Incidence of Post-Traumatic Headaches After Mild Traumatic Brain Injury

by Ioannis Mavroudis
20 minutes read

Post-traumatic headache (PTH) is frequently identified as the most common symptom following mild traumatic brain injury (mTBI), with reported prevalence rates in the general population ranging from 30% to 90% due to methodological discrepancies, diverse study populations, and varying follow-up durations. The occurrence of PTH largely relies on data from patients who immediately seek care at emergency facilities or trauma centers, while estimating its prevalence among those consulting general practitioners days after the event is more challenging. Moreover, PTH can be incorrectly diagnosed as migraine or another primary headache disorder, especially in individuals with a pre-existing headache history, causing variations in reported prevalence rates across studies.

Annually, around 69 million people globally experience a TBI, with mTBI being the predominant type. Studies suggest that 37% to 69% of mTBI patients report PTH, with some experiencing symptoms that resolve within three months and others enduring chronic PTH. For instance, 32% and 29% of a cohort reported ongoing PTH at three and six months post-mTBI, respectively, and other research shows 49% to 58% of patients still experiencing PTH a year after the injury. In Denmark, the lifetime prevalence of PTH was found to be 4.7% in males and 2.4% in females, whereas in Norway, chronic headache prevalence due to persistent PTH was only 0.21%.

In younger populations, PTH prevalence post-concussion ranges between 43% and 60%. Yet, a study focusing on children under 14 years old reported a significantly lower occurrence rate of 13% post mild head impacts. Conversely, another study found a 71.8% prevalence rate among 548 children with concussion, and a third study reported a 33% prevalence in adolescent TBI cases from sports injuries, vehicle accidents, and falls. Hence, similar to adults, PTH prevalence in children shows significant variability.

The frequency of persistent PTH inversely correlates with TBI severity, with 58% of mTBI patients experiencing PTH 12 months post-injury compared to 33% with moderate to severe TBI. This trend, noted across several studies, suggests potential biases in research design not accounted for in experimental setups.

Athletes and military personnel with concussions are at risk for PTH, though these incidences might be underreported. In athletes, PTH prevalence can reach up to 93% following sports-related concussions. Studies consistently highlight PTH as a prevalent post-concussion symptom in sports contexts. Additionally, research on US Army infantry soldiers post-deployment identified headaches and tinnitus as significant issues, particularly associated with loss of consciousness and blast mechanisms.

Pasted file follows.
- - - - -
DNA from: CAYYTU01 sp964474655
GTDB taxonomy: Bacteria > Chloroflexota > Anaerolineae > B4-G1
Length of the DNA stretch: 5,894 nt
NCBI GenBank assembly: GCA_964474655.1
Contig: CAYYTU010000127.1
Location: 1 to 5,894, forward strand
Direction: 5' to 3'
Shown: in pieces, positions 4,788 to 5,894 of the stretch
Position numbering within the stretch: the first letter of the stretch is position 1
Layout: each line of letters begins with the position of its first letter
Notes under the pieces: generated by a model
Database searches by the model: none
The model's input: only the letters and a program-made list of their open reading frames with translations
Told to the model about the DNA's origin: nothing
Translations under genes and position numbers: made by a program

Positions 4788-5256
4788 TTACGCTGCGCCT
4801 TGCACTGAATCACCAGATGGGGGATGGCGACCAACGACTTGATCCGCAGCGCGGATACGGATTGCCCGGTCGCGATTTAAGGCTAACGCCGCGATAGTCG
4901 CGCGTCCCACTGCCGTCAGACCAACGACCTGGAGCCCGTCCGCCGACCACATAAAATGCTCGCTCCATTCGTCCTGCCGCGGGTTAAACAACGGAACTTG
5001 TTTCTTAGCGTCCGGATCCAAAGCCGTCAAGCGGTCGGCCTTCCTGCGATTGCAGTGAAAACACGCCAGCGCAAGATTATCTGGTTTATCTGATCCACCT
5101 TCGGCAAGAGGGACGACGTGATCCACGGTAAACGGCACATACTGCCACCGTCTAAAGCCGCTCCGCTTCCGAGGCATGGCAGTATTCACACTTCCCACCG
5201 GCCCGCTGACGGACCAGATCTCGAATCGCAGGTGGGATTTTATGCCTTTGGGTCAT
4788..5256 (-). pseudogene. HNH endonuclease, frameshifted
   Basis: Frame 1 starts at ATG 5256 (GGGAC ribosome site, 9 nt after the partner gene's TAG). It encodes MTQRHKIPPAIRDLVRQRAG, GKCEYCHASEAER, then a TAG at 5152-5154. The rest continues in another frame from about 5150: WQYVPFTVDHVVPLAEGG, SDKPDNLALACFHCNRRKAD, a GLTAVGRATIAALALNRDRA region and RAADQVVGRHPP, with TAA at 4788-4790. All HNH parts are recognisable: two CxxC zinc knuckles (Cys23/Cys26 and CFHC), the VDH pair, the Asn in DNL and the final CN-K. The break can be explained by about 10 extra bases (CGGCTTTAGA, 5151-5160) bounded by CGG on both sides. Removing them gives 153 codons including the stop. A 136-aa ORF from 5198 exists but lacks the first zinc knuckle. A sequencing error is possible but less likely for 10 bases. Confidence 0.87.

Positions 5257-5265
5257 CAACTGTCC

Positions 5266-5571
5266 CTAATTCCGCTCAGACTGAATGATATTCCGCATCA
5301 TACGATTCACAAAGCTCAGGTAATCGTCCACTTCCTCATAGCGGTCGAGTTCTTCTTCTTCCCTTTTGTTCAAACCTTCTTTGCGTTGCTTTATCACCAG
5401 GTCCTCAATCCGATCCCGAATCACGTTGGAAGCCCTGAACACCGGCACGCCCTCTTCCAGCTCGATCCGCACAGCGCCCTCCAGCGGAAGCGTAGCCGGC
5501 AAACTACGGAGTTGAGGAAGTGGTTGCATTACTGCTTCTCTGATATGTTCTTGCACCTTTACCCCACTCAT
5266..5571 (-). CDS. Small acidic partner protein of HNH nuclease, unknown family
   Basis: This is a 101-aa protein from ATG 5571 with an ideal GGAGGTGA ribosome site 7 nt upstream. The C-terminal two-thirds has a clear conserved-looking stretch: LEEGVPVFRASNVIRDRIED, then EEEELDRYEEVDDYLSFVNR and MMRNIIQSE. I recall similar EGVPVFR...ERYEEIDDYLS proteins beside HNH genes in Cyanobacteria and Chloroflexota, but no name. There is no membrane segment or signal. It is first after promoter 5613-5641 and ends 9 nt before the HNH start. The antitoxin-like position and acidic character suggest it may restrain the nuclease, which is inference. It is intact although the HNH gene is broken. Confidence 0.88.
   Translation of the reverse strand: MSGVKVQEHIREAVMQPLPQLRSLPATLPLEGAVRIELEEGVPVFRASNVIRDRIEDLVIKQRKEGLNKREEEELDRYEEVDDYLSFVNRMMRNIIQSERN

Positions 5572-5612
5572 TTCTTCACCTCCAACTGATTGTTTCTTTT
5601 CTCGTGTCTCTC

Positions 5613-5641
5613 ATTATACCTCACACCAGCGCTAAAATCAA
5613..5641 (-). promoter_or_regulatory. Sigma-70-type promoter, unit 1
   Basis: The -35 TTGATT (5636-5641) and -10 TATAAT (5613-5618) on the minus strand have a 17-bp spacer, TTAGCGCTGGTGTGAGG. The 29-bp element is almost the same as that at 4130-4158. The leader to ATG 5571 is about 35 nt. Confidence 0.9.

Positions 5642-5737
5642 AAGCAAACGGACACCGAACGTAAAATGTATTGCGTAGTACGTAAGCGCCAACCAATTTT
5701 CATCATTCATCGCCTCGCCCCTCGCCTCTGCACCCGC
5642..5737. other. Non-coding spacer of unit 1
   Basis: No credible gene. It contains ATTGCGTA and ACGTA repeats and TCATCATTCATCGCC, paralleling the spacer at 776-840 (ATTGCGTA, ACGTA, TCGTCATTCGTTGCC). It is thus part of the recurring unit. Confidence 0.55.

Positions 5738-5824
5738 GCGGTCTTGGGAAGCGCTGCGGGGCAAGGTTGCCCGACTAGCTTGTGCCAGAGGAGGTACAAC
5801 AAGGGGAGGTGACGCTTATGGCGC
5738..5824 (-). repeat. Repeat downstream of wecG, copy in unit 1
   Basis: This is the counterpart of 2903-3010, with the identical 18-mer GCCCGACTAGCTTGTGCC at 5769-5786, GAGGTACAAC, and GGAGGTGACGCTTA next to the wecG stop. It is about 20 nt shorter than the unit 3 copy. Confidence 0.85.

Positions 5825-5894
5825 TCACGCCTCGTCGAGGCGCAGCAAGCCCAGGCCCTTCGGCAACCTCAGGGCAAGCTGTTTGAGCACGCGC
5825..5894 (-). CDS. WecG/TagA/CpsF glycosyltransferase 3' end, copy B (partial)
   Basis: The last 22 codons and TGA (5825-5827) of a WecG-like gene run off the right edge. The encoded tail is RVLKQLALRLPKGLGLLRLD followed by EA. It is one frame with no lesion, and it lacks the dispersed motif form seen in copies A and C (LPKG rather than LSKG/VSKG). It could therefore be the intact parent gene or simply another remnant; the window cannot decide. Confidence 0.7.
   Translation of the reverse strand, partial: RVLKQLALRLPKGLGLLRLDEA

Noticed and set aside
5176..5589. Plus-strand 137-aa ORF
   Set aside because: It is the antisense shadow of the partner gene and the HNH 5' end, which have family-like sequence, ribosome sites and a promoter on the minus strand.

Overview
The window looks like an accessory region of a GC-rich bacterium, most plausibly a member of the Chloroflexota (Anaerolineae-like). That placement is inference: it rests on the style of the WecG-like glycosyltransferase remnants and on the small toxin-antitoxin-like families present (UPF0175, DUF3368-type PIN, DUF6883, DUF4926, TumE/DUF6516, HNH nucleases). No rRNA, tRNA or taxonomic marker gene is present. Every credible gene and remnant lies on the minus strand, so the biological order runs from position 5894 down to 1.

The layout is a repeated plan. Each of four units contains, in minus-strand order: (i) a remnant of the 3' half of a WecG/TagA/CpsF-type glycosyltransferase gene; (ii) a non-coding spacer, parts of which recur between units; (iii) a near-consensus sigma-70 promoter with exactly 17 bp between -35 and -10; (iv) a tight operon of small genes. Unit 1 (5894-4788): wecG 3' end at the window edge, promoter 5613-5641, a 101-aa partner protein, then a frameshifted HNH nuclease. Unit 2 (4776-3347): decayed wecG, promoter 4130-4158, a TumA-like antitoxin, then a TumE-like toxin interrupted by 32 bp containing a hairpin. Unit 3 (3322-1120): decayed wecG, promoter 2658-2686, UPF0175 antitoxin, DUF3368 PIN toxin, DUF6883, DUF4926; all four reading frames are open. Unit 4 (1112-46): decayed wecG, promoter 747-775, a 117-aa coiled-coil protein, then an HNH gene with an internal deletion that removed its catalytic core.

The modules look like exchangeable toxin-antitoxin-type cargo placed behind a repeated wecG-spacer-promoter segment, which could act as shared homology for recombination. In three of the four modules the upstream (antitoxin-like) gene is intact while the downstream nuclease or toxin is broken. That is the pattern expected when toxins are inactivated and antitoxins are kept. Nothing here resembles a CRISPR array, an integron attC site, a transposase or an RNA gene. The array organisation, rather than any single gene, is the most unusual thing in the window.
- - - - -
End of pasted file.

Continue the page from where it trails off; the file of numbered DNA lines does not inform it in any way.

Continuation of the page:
Moreover, non-clinical and military populations have shown associations between mTBI-related PTH and other post-concussion symptoms, including irritability, anxiety, and impaired concentration. The prevalence of these symptoms underscores the complex interplay between physical trauma, psychological factors, and pre-existing health conditions, emphasizing the need for comprehensive evaluation and treatment approaches in managing PTH.

Population/ContextPrevalence/Incidence of PTHNotable Findings
General Population30% to 90%Wide variability due to methodological differences, study population descriptions, and follow-up periods.
Patients after mTBI37% to 69%Short-term symptoms resolve within 3 months; chronic symptoms persist beyond. Up to 58% report PTH 12 months post-injury.
Lifetime Prevalence (Denmark)4.7% (males), 2.4% (females)Indicates gender differences in PTH prevalence.
Chronic Headache (Norway)0.21%Very low prevalence of persistent PTH in chronic headache patients.
Pediatric and Adolescent43% to 60%Prevalence after concussion. Variability in occurrence rates in studies focusing on mild head impacts to 71.8% in children with concussion.
AthletesUp to 93%High prevalence post-sports-related concussion, indicating PTH as a common post-concussion symptom.
Military PersonnelVariedIncidence may be underreported. Studies show significant association between concussion with loss of consciousness, blast mechanism, and headaches post-deployment.
Non-Clinical PopulationNot specifiedHeadache reported as a common post-concussion symptom, but specific prevalence of PTH not detailed.

This table consolidates the reported prevalence and incidence rates of PTH across various studies and populations, reflecting the complexity and variability in understanding its epidemiology.

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